The South Korean government said on Tuesday it will close a controversial charity funded by Japan that's related to its wartime sexual enslavement of Korean women during World War II, Yonhap reported.
The closure of the so-called Reconciliation and Healing Foundation is seen as a move by President Moon Jae-in's administration to effectively discard an accord inked between the two countries in 2015.
The then-president Park Geun-hye administration signed the agreement with Japan late 2015. As part of the deal, Japan offered 1 billion yen (about 8.9 billion U.S. dollars) to set up the fund, saying it intended to help the victims and their families. But it soon stirred huge controversy domestically.
Critics said it was signed without considering the views of the victims.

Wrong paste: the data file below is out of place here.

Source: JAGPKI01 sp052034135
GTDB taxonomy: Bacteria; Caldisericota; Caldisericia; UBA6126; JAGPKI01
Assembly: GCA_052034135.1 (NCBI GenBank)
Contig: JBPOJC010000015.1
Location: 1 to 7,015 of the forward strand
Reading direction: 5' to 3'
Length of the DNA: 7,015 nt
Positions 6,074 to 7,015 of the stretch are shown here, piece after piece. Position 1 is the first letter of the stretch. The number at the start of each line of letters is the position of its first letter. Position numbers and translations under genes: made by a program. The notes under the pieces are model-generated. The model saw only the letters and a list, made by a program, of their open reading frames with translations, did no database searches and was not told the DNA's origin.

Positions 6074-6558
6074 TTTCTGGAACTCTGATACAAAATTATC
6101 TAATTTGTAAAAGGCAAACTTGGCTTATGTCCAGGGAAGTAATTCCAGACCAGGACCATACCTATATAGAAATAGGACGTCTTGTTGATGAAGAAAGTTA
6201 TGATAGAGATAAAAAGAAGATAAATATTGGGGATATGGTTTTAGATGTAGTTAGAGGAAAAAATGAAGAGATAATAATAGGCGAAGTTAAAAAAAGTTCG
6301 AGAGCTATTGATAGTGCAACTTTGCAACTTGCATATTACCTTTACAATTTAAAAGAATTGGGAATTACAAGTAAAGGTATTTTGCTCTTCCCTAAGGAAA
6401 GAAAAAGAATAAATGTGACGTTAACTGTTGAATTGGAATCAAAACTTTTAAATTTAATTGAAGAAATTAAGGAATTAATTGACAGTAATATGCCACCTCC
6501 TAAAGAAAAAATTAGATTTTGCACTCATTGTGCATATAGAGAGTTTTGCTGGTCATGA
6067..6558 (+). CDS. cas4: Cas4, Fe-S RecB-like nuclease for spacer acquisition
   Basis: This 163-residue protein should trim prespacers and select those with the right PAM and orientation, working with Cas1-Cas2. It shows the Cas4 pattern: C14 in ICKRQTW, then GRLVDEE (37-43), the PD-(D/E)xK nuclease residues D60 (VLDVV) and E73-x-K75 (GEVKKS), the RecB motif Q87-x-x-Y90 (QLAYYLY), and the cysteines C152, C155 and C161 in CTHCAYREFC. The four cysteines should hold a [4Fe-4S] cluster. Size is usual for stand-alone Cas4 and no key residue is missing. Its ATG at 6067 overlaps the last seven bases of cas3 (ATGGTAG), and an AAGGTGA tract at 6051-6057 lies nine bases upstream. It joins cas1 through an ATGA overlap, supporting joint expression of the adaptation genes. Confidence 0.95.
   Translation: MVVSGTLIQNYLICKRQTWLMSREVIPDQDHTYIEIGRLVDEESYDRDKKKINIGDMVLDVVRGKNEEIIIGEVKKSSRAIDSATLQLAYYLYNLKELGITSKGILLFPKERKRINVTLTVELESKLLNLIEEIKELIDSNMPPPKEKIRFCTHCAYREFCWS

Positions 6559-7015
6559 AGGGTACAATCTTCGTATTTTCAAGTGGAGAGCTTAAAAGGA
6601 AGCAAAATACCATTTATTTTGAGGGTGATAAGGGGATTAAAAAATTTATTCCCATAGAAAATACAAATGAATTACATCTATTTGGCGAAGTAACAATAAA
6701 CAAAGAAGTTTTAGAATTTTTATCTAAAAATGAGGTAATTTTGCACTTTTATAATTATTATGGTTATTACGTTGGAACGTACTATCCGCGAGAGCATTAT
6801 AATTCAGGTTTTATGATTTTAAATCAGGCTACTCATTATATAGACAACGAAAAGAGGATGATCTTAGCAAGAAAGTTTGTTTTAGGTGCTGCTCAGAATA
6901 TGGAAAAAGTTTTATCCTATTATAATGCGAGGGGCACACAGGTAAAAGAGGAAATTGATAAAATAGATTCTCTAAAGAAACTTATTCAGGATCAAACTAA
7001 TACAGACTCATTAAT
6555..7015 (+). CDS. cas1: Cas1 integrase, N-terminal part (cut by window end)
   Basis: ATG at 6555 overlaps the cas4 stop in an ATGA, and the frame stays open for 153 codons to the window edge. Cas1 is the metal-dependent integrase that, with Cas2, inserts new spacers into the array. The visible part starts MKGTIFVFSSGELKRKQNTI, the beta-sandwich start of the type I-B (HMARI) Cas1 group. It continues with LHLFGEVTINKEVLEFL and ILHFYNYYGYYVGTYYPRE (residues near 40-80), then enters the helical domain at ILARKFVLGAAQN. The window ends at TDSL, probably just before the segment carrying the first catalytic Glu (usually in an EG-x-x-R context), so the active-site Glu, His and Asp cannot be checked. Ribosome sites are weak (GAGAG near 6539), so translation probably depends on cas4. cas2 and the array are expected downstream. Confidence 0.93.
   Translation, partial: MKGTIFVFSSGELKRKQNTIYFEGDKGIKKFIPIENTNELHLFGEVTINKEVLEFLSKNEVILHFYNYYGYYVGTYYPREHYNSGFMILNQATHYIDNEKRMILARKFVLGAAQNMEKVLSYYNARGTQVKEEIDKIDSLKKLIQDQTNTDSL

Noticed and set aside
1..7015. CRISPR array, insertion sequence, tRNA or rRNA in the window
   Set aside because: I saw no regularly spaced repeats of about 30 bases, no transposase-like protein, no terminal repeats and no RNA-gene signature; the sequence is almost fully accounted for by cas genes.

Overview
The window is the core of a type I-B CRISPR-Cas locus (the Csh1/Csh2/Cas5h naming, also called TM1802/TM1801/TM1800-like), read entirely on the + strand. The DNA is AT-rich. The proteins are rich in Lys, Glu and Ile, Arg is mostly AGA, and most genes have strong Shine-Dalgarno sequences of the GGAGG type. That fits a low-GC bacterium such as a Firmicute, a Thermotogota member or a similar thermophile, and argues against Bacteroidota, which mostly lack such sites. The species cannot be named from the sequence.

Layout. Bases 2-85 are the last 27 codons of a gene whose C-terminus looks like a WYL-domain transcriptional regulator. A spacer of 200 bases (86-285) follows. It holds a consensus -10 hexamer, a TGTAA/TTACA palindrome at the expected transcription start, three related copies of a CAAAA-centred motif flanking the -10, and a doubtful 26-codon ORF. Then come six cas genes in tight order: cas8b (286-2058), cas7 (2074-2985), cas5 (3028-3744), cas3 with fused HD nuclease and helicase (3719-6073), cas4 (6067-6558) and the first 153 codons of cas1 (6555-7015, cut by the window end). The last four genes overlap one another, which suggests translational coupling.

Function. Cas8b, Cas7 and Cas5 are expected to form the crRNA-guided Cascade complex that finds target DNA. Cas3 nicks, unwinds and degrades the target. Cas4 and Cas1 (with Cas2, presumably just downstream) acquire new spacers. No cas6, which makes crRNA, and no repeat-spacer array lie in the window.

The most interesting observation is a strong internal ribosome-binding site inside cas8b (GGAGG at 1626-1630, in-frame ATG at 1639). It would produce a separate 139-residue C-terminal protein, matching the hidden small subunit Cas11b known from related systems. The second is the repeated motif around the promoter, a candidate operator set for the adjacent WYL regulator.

When Moon came to office, he criticized the agreement, saying it should have not been inked. When he was meeting Japanese Prime Minister Shinzo Abe in New York in September, Moon said the foundation is not functioning normally and hinted at disbanding it.
A government official told Yonhap that the current administration will announce the closure later in the week and talk to the Japanese authorities on how to handle the seed fund. It's estimated that it will take six months to a year to complete legal procedures for the shutdown of the organization.